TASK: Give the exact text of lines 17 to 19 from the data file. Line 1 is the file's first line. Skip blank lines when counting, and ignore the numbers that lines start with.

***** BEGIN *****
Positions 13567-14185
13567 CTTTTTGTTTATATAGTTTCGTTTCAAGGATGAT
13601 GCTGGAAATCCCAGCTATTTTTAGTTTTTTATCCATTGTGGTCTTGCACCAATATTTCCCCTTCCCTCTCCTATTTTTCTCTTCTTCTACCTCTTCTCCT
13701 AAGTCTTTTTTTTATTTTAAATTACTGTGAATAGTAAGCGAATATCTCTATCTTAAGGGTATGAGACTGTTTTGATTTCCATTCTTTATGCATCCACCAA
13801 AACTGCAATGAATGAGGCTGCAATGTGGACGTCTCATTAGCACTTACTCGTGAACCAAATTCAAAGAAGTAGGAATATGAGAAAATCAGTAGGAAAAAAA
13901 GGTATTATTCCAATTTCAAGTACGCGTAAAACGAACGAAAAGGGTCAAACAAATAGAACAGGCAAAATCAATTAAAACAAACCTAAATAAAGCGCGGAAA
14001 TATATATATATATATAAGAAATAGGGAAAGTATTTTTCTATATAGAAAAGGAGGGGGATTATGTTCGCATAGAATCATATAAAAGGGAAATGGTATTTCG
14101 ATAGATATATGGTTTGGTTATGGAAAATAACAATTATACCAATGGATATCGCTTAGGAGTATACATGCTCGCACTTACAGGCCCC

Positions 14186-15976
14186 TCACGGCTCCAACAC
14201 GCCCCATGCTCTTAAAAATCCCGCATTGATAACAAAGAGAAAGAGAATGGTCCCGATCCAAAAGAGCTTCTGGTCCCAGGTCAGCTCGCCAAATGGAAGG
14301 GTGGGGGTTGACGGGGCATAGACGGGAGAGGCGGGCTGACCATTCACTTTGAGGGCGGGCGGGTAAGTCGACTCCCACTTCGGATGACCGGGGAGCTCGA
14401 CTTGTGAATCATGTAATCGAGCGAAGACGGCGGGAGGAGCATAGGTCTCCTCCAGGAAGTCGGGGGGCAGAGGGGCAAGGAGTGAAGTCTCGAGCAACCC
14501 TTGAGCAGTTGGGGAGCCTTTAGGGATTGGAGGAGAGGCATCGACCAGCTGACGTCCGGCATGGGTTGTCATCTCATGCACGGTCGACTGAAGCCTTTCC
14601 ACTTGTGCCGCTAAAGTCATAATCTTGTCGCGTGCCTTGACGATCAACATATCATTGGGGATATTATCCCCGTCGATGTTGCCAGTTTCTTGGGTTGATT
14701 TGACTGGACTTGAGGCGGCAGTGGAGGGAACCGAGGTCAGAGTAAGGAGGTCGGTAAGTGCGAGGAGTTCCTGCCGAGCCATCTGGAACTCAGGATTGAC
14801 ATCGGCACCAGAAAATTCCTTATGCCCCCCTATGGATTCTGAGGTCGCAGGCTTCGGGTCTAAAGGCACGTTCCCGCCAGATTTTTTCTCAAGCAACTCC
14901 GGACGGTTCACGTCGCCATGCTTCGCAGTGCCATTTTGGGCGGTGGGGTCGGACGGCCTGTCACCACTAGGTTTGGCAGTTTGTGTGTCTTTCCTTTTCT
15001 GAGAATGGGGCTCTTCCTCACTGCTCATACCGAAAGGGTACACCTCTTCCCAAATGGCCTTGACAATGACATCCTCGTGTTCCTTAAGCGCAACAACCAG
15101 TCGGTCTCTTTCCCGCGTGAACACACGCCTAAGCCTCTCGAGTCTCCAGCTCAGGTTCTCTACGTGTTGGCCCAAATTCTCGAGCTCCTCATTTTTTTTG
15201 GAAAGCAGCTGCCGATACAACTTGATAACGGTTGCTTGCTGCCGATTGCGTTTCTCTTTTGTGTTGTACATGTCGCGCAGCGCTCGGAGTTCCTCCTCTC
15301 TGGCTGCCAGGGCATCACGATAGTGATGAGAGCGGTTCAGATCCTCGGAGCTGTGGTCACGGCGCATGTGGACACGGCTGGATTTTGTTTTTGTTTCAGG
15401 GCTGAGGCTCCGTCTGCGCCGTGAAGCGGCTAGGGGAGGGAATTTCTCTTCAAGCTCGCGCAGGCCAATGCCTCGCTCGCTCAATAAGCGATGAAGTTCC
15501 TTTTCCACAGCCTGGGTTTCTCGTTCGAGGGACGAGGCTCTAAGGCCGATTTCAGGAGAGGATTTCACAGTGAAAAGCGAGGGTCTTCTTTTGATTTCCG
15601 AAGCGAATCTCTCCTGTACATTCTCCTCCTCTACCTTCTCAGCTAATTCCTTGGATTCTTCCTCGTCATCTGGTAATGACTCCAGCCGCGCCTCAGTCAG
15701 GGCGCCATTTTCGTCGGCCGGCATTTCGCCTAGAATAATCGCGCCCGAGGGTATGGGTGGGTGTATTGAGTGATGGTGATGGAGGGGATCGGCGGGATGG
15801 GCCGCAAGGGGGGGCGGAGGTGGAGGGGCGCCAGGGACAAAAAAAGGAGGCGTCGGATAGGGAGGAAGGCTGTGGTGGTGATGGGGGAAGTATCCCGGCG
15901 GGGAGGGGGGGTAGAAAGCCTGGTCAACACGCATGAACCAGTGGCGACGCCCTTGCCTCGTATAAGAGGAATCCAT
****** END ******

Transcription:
14801 ATCGGCACCAGAAAATTCCTTATGCCCCCCTATGGATTCTGAGGTCGCAGGCTTCGGGTCTAAAGGCACGTTCCCGCCAGATTTTTTCTCAAGCAACTCC
14901 GGACGGTTCACGTCGCCATGCTTCGCAGTGCCATTTTGGGCGGTGGGGTCGGACGGCCTGTCACCACTAGGTTTGGCAGTTTGTGTGTCTTTCCTTTTCT
15001 GAGAATGGGGCTCTTCCTCACTGCTCATACCGAAAGGGTACACCTCTTCCCAAATGGCCTTGACAATGACATCCTCGTGTTCCTTAAGCGCAACAACCAG